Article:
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M27-11

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Bonnie can paint a stolen car in \(x\) hours, and Clyde can paint the same car in \(y\) hours. They start working simultaneously and independently at their respective constant rates at 9:45am. If both \(x\) and \(y\) are odd integers, is \(x=y\)?


(1) \(x^2+y^2 \lt 12\)

(2) Bonnie and Clyde complete the painting of the car at 10:30am
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Bonnie and Clyde, when working together, complete the painting of the car in \(\frac{xy}{x+y}\) hours (sum of the rates equal to the combined rate or reciprocal of total time: \(\frac{1}{x}+\frac{1}{y}=\frac{1}{T}\). From that we can get that \(T=\frac{xy}{x+y}\)). Now, if \(x=y\), then the total time would be: \(\frac{x^2}{2x}=\frac{x}{2}\), since \(x\) is odd, then this time would be \(\frac{odd}{2}\): 0.5 hours, 1.5 hours, 2.5 hours, ...

(1) \(x^2+y^2 \lt 12\). It's possible that \(x\) and \(y\) are odd and equal each other if \(x=y=1\), but it's also possible that \(x=1\) and \(y=3\) (or vise-versa). Not sufficient.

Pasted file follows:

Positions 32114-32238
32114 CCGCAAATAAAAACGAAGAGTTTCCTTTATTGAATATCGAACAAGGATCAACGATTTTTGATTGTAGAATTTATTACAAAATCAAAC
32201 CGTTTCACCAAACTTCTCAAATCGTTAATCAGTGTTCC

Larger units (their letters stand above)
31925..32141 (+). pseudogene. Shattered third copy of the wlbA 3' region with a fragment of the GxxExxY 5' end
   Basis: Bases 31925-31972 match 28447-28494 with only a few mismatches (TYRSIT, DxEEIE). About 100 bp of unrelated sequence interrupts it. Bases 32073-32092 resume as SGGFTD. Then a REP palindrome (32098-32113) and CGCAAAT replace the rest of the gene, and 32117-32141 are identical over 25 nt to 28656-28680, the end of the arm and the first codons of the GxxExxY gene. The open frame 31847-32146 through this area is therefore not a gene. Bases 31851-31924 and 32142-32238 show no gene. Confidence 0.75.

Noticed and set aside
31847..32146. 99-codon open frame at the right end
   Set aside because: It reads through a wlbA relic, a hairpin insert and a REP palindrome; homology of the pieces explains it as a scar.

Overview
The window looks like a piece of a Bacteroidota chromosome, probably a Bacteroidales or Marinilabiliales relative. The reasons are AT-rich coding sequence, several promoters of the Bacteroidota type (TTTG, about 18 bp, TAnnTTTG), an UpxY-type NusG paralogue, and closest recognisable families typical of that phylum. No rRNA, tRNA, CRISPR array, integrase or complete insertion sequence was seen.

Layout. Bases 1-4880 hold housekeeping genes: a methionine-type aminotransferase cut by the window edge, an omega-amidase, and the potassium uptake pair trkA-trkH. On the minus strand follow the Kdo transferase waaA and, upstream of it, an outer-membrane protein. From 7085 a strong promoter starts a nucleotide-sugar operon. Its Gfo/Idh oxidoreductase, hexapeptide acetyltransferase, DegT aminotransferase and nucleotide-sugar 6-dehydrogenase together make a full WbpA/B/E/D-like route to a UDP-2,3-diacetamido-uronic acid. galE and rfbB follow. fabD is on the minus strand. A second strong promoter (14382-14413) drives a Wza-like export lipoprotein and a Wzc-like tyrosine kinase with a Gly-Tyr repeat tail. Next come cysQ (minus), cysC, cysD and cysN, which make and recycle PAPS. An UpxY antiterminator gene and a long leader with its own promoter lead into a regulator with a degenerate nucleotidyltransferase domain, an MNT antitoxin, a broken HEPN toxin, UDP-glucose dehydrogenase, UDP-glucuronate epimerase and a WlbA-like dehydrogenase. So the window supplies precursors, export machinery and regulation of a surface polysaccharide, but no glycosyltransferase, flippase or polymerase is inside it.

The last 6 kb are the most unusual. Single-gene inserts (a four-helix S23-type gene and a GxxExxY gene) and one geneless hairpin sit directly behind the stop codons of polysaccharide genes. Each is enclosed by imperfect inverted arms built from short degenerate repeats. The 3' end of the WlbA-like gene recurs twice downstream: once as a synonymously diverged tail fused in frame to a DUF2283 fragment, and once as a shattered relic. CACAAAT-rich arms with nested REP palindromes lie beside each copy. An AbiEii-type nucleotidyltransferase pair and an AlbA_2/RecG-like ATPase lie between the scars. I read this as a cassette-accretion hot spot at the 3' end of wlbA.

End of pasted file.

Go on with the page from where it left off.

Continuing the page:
(2) Bonnie and Clyde complete the painting of the car at 10:30am. They complete the job in \(\frac{3}{4}\) of an hour (45 minutes), since it's not \(\frac{odd}{2}\) then \(x\) and \(y\) are not equal. Sufficient.

Answer: B
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Now, if x=y, then the total time would be: \frac{x^2}{2x}=\frac{x}{2}, since x is odd, then this time would be either an integer or \frac{integer}{2}: 0.5 hours, 1 hour, 1.5 hours, ....


I don't get it: odd/2 can not be integer, so how did we get 1 hour?

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New post 25 Sep 2014, 02:00
Boycot wrote: